West Virginia Record

Tuesday, November 19, 2019

Dunbar man sued after withholding rent because of roaches

By John O'Brien | Feb 23, 2006

CHARLESTON - The Dunbar Housing Authority is suing a Dunbar man who refused to pay his rent because of what he perceived to be a cockroach problem.

Joshua Allen withheld rent for October and November of 2005 and January of this year. The three-month total that Dunbar Housing Authority is seeking is 612 dollars.

The original claim was filed in Kanawha Circuit Court on Jan. 19, and Allen filed a counter-complaint on Feb. 1. The case has been assigned to Circuit Judge Tod Kaufman.

In the counter-complaint, Allen, who is represented by attorney Susan Duarte, claims that he, his wife and their five children moved into an apartment at 934 Dutch Hollow Road in Dunbar despite being informed of a minor roach problem Dunbar Housing Authority employee Rod Harless.

After noticing roaches scurrying when lights were turned on or closet doors were opened, the DHA began regular treatment in July/August of 2005, according to the claim, moving treatment of the building up from once per month to once per week.

Allen says that he noticed a significant increase in roaches during this time, and by October the roach problem "became unbearable."

In his counter-claim, Allen says that roaches were "coming out of the furniture, appliances, faucets, drains, baseboards and ventilation."

He adds that his children were bitten by roaches, which were also found in their beds and hair.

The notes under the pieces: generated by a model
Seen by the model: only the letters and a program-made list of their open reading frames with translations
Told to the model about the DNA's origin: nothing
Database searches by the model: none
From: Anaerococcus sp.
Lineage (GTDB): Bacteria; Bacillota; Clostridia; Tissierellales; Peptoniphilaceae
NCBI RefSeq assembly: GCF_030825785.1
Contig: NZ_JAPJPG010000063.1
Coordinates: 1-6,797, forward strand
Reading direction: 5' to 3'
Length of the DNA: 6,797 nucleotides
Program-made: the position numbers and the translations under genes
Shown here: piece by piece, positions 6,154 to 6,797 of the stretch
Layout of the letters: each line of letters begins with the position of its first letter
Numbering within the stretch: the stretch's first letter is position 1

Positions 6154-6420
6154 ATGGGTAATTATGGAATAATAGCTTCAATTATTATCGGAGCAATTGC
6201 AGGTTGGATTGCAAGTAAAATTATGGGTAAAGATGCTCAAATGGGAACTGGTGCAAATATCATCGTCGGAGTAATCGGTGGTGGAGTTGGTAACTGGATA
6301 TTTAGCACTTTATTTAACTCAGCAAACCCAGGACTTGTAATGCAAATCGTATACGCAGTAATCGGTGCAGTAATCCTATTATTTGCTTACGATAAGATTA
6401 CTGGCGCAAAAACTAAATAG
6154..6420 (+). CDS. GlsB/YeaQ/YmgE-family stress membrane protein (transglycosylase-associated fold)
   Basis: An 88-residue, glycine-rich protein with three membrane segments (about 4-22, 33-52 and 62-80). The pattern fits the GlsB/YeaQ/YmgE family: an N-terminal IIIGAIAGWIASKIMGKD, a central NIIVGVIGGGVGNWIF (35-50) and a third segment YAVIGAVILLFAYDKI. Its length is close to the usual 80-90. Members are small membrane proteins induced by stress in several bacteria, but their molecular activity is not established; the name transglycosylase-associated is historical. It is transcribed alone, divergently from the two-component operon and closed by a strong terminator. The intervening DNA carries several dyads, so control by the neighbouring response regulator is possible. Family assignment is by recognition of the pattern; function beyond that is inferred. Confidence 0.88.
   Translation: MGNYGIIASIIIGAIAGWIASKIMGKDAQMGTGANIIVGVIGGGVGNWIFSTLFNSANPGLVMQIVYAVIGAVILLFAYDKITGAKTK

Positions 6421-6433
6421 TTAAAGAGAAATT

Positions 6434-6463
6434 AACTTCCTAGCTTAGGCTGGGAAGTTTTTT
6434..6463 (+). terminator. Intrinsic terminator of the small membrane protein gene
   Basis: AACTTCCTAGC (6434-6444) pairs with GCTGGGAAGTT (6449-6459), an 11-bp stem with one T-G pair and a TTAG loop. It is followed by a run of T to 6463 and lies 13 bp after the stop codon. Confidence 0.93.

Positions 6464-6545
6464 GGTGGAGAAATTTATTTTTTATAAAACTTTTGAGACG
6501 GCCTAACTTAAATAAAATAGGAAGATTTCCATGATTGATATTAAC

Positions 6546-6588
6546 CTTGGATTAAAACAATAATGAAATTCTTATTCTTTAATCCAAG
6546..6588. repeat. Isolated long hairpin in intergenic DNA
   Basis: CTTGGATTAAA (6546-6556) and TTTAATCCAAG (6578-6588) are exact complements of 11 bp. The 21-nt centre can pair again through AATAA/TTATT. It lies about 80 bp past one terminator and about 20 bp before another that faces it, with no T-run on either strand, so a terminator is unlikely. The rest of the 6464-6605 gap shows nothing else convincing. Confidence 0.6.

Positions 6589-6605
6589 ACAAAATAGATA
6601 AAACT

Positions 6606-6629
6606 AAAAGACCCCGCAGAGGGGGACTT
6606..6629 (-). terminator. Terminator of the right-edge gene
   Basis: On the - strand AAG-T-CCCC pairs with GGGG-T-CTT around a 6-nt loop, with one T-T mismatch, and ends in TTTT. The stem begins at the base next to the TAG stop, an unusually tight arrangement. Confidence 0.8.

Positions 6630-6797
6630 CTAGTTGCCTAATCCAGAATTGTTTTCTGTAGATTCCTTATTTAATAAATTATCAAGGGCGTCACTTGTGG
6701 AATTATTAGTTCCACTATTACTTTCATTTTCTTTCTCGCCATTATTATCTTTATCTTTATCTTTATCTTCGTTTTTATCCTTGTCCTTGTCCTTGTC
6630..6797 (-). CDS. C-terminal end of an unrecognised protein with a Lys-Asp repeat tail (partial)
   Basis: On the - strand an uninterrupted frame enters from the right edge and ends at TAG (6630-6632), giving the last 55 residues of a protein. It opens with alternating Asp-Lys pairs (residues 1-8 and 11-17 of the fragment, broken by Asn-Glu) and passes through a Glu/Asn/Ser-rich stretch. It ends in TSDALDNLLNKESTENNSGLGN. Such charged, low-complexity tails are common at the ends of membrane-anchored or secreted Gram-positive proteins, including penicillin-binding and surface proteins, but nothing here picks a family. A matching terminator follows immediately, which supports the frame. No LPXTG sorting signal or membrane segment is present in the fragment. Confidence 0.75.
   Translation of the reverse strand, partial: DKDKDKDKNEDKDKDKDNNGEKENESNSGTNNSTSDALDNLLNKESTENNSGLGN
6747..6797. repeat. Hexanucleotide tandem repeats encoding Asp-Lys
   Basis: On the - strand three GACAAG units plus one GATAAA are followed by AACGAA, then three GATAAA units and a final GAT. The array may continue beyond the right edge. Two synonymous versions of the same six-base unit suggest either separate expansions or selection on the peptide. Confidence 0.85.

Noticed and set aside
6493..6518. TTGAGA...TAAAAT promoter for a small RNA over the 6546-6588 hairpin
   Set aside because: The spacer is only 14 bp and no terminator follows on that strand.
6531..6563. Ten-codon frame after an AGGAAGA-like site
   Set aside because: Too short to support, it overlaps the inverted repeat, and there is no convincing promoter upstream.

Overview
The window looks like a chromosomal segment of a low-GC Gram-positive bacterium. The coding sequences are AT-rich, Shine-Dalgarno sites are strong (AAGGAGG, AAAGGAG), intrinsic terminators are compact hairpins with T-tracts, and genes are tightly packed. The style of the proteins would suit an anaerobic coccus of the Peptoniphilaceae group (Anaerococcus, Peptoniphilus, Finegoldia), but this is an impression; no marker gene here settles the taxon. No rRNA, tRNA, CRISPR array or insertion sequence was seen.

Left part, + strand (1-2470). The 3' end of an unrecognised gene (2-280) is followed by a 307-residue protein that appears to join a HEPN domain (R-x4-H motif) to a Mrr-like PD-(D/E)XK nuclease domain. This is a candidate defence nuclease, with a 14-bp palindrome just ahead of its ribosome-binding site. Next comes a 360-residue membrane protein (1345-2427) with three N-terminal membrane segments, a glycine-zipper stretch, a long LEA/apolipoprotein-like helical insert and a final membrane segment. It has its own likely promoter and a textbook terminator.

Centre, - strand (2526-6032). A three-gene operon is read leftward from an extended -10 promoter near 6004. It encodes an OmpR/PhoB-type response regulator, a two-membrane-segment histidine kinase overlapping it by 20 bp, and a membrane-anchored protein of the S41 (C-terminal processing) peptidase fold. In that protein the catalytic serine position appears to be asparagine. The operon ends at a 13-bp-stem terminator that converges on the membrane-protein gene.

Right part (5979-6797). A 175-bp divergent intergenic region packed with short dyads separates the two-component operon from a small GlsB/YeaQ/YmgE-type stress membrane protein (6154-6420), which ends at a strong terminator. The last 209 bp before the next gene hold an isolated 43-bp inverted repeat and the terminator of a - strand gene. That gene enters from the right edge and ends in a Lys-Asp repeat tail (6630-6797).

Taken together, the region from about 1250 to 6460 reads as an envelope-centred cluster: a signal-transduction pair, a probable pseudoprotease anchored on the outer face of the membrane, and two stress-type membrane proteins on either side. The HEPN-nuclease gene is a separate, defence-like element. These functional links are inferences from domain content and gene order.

After withholding his rent for October and November, Allen says that Harless acknowledged there was a roach problem throughout the building and that, in November, a more potent treatment would be
used requiring tenants to vacate the building for three hours.

Allen says that he did notice a decrease in the amount of roaches for about a week after the treatment, and wekly treatments continued through Dec. 19 before stopping from Dec. 26-Jan. 23. He claims that roach infestation returned to the same severe level it had been at in October and November.

Allen withheld his January rent, and the DHA filed a notice of termination on Jan. 19. It was the second notice that Allen had been served with, the previous one in October as a result of parking violations, according to Allen. That notice was dropped.

Allen claims that Harless told him that treatments past Jan. 23 would be contingent on Allen paying his rent, and that the second notice of termination included incidents that allegedly took place before the first withdrawn notice but were not listed in it.

Because of the roach problem, Allen is seeking a reduction in his rent that reflects the decreased market value of the building.

In a Feb. 10 reply to Allen's complaint, the DHA denied each allegation. They are representing themselves in court.

Kanawha Circuit Court case number: 06-C-96

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